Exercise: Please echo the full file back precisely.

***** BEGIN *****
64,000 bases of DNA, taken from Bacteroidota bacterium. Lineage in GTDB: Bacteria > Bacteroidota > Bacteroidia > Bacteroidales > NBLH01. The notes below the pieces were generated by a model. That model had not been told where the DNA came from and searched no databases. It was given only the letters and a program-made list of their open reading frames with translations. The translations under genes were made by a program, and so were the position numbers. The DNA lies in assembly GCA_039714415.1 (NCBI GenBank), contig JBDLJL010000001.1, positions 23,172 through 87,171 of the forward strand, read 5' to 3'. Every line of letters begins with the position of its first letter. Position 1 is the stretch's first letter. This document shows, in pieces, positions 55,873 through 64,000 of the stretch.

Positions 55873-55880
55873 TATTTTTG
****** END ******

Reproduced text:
64,000 bases of DNA, taken from Bacteroidota bacterium. Lineage in GTDB: Bacteria > Bacteroidota > Bacteroidia > Bacteroidales > NBLH01. The notes below the pieces were generated by a model. That model had not been told where the DNA came from and searched no databases. It was given only the letters and a program-made list of their open reading frames with translations. The translations under genes were made by a program, and so were the position numbers. The DNA lies in assembly GCA_039714415.1 (NCBI GenBank), contig JBDLJL010000001.1, positions 23,172 through 87,171 of the forward strand, read 5' to 3'. Every line of letters begins with the position of its first letter. Position 1 is the stretch's first letter. This document shows, in pieces, positions 55,873 through 64,000 of the stretch.

Positions 55873-55880
55873 TATTTTTG